DHNP, the triphosphate product of the GTPC reaction, is hydrolyzed to the free hydroxyl form; this reaction has been postulated to involve a non-enzymatic loss of pyrophosphate followed by nonspecific phosphatase activity that removes the third phosphate group [26] (reaction 2 of Figure 2 of Ref. [1]). The resulting substrate is converted to 2-amino-4-hydroxy-6-hydroxymethyldihydropterin in the presence of dihydroneopterin aldolase (DHNA) (EC 4.1.2.25) (reaction 3 of Figure 2 of Ref. [1]). Because radiolabeled GTP or guanosine precursors are ultimately converted to folate in the parasite [22], the existence of DHNA as the mediator of a key step along this pathway would seem to be mandatory, yet its identification, at both gene and protein level, remains elusive. Despite considerable efforts both experimentally and in silico, we have, as yet, been unable to identify a plausible candidate. At present, the possibilities are (i) that this protein, which is poorly conserved in other organisms, is so divergent in Plasmodium that it is unrecognizable, even using bioinformatics tools that are considerably more sophisticated than BLAST; (ii) that its gene is fragmented into too many small exons for open reading frame (ORF) prediction programs to handle; or (iii) that it is absent from the parasite, which is less likely.

Hydroxymethyldihydropterin pyrophosphokinase and dihydropteroate synthase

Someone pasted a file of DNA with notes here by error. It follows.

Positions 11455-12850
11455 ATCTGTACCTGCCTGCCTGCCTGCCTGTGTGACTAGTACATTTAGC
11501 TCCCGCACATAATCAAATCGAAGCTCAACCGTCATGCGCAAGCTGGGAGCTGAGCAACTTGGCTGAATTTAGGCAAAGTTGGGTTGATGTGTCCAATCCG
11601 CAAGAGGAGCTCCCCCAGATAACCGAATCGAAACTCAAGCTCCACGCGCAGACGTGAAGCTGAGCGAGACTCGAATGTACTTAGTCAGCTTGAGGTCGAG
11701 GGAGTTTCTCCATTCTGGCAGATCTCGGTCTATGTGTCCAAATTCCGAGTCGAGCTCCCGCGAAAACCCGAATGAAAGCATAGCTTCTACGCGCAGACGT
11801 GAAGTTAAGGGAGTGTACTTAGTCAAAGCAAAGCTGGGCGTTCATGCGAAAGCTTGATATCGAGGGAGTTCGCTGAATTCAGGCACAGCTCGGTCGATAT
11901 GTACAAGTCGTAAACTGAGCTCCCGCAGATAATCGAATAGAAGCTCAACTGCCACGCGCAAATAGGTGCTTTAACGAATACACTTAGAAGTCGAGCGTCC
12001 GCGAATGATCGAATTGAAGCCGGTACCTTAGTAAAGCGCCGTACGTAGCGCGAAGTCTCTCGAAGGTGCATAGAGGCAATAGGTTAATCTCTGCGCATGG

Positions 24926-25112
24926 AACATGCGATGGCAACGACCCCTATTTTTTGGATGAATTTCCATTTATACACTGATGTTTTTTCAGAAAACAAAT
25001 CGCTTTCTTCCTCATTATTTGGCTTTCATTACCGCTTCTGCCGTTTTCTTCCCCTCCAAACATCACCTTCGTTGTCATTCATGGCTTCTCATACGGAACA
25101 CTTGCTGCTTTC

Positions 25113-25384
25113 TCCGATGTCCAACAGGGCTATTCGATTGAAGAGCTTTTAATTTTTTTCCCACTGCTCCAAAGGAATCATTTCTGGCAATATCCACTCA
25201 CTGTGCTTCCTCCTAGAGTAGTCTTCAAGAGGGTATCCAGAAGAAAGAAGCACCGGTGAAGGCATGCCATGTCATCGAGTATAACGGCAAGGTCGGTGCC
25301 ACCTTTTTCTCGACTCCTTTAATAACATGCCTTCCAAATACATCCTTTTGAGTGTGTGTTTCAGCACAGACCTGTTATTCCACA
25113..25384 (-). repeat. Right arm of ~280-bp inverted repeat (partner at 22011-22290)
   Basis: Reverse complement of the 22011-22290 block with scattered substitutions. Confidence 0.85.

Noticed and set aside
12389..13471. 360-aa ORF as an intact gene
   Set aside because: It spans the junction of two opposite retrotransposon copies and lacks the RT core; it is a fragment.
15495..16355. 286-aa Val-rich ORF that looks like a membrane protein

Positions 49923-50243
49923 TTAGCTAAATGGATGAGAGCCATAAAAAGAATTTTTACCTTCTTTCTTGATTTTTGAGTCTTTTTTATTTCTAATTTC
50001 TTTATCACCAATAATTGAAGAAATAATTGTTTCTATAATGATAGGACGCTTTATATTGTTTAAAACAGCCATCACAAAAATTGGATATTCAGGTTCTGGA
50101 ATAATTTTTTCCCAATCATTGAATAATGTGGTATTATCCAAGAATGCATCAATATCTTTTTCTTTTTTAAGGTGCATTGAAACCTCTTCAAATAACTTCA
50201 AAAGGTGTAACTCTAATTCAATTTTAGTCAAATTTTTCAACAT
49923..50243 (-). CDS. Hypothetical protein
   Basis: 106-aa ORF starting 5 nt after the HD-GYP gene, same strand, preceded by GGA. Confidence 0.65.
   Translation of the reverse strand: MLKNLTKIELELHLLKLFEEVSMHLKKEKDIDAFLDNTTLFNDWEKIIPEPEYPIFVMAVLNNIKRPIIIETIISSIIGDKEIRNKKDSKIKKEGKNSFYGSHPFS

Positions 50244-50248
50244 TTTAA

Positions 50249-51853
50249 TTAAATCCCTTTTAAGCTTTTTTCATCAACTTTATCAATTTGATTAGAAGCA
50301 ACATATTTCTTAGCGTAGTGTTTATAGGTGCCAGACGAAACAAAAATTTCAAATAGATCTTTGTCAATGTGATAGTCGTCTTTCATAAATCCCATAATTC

Hydroxymethyldihydropterin pyrophosphokinase (PPPK, or HPPK) (EC 2.7.6.3) catalyzes the diphosphorylation of 2-amino-4-hydroxy-6-hydroxymethyldihydropterin (reaction 4 in Figure 2 of Ref. [1]). The resulting compound then condenses with p-aminobenzoate (PABA) to generate dihydropteroate, mediated by DHPS (reaction 5 in Figure 2 of Ref. [1]). PABA can be obtained either by de novo synthesis through the shikimate pathway or by salvage from the host plasma. PPPK and DHPS occur as a bifunctional protein in Plasmodium [27,28], other protozoa and plants. Together with dihydrofolate reductase (DHFR), DHPS is a longstanding target of choice for antimalarial antifolates. The sulfa drugs are structural analogs of PABA and their inhibition of DHPS functions in potent synergy with anti-DHFR inhibitors, justifying their use in the antimalarial antifolate combinations typified by sulfadoxine–pyrimethamine (SP) and Lapdap® [1]. Similar to the situation for the dhfr gene [1], a small number of mutations in dhps (principally in codons 437, 540 and 581) contributes to the observed clinical resistance of parasites to SP [29,30]. Although DHPS is a good target for further drug development, there have been few studies on the identification of new antimalarial DHPS inhibitors. Several compounds are being analyzed as potent anti-DHFR agents but the development of these compounds will require their use in combination with other inhibitors to increase potency further and to help retard the onset of clinical resistance. Novel anti-DHPS inhibitors could fulfill this role.